Critical Mass returned to Portland last Friday, and by the accounts of those in attendance, not a moment too soon. While mass thrives in cities all over the world, Portland, Oregon hasn’t seen this ride happen in years. An attempt to revive it in 2008 proved limited in success. Yet here we are in the year 2014, Portland is still dominated by motor vehicles clogging the streets, making them unsafe, spewing toxic exhaust into the air, adding carbon to our atmosphere and accelerating a global climate crisis.
While many have pondered exactly why mass died out in Portland, many more have devoted worthwhile energy into building this city’s evolving bicycle culture. Instead of just a single protest ride, we now enjoy hundreds of different annual and monthly rides that cater to just about any theme, niche, or celebration you could imagine. Some even claim we don’t need critical mass anymore, that drivers are already ‘aware’ of cyclists. Those who met Friday in the North Park blocks around the bronze elephant statue clearly disagree.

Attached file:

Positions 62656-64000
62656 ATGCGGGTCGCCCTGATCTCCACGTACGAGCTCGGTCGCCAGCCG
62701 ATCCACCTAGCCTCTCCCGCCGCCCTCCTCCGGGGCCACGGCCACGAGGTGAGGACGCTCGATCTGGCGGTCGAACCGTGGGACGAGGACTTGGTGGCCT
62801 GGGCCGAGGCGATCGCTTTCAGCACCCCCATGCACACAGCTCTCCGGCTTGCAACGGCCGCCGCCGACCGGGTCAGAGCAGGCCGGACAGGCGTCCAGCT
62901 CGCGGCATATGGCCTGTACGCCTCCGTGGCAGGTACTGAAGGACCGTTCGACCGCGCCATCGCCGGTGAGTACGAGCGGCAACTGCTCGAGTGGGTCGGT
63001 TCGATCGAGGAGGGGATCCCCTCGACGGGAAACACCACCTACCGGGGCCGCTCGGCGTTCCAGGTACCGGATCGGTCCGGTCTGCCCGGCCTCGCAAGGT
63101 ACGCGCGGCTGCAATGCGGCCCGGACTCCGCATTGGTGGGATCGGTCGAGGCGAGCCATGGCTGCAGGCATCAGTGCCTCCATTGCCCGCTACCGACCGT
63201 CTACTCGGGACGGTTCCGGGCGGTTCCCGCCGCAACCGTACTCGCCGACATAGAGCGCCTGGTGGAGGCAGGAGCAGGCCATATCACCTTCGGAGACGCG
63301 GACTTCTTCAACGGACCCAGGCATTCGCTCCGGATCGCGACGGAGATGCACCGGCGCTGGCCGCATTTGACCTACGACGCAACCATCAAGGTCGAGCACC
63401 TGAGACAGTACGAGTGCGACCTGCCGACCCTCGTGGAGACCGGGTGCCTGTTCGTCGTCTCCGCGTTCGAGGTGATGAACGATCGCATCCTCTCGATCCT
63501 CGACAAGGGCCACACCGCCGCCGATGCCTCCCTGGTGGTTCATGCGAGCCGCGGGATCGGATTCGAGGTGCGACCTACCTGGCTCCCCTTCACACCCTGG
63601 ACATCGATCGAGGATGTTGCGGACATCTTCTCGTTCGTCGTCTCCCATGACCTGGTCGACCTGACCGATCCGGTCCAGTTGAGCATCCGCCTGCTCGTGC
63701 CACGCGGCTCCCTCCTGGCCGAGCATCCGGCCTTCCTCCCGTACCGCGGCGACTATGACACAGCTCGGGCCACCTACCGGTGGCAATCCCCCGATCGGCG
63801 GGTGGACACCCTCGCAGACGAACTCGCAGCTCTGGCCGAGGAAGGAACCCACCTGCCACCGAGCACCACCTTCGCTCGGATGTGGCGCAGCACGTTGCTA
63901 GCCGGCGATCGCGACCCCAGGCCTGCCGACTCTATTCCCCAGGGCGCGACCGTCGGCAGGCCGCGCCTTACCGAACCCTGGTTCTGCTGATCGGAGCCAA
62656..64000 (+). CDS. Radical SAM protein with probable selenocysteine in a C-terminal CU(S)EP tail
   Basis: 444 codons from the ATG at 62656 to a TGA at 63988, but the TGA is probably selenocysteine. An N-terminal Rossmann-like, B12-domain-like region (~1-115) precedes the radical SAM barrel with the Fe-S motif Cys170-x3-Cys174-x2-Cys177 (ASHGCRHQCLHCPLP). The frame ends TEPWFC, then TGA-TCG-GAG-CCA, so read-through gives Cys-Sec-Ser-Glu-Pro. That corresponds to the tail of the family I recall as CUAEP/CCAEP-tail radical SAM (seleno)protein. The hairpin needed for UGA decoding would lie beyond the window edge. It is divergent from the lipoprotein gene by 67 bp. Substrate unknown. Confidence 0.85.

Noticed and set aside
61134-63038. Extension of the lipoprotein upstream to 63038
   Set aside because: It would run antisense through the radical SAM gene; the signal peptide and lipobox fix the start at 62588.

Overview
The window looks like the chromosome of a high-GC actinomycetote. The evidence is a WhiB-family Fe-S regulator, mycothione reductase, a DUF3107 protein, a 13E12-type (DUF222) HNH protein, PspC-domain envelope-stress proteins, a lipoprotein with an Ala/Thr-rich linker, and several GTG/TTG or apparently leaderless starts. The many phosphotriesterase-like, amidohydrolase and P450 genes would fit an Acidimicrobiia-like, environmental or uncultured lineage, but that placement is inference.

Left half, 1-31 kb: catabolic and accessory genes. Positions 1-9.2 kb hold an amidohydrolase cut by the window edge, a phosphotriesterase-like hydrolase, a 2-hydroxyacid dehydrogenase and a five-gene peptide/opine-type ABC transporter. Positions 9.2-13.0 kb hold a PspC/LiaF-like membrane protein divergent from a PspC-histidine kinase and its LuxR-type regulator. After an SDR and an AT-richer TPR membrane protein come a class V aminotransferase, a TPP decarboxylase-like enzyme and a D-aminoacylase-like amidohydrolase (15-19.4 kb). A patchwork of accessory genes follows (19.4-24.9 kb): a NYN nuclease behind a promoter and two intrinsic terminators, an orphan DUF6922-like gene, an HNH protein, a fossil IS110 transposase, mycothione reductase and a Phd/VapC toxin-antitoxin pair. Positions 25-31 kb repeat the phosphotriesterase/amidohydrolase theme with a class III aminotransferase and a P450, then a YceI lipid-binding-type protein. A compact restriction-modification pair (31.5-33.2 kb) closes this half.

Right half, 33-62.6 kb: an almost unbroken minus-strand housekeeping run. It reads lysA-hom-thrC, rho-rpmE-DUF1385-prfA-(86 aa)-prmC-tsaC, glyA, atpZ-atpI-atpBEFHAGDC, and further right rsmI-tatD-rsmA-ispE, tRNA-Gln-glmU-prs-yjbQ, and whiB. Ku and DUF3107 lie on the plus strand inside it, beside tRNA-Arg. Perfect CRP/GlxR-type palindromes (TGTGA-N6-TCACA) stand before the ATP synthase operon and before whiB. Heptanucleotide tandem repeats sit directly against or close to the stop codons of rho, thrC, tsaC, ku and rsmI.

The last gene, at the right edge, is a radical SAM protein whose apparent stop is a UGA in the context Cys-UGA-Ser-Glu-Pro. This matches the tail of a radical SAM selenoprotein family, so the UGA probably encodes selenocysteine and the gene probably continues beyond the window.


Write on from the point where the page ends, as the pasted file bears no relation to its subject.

What started as a small gathering gradually grew to about 50 riders. Around 6pm, folks circled together. Several old school massers explained the history, intent, and tactics used back in the day. This would be a protest ride, and rush hour traffic would be targeted deliberately.
— Joe Biel (@beaugheale) June 28, 2014
Once everyone was briefed and feeling ready, the mass spilled out into the streets. There seemed to be a bit of initial reluctance about where to go and how to navigate as a group. Most present were well familiar with group-riding, corking, etc; June is Pedalpalooza, after all. Then, gradually, people began developing a bit of form and control as a group.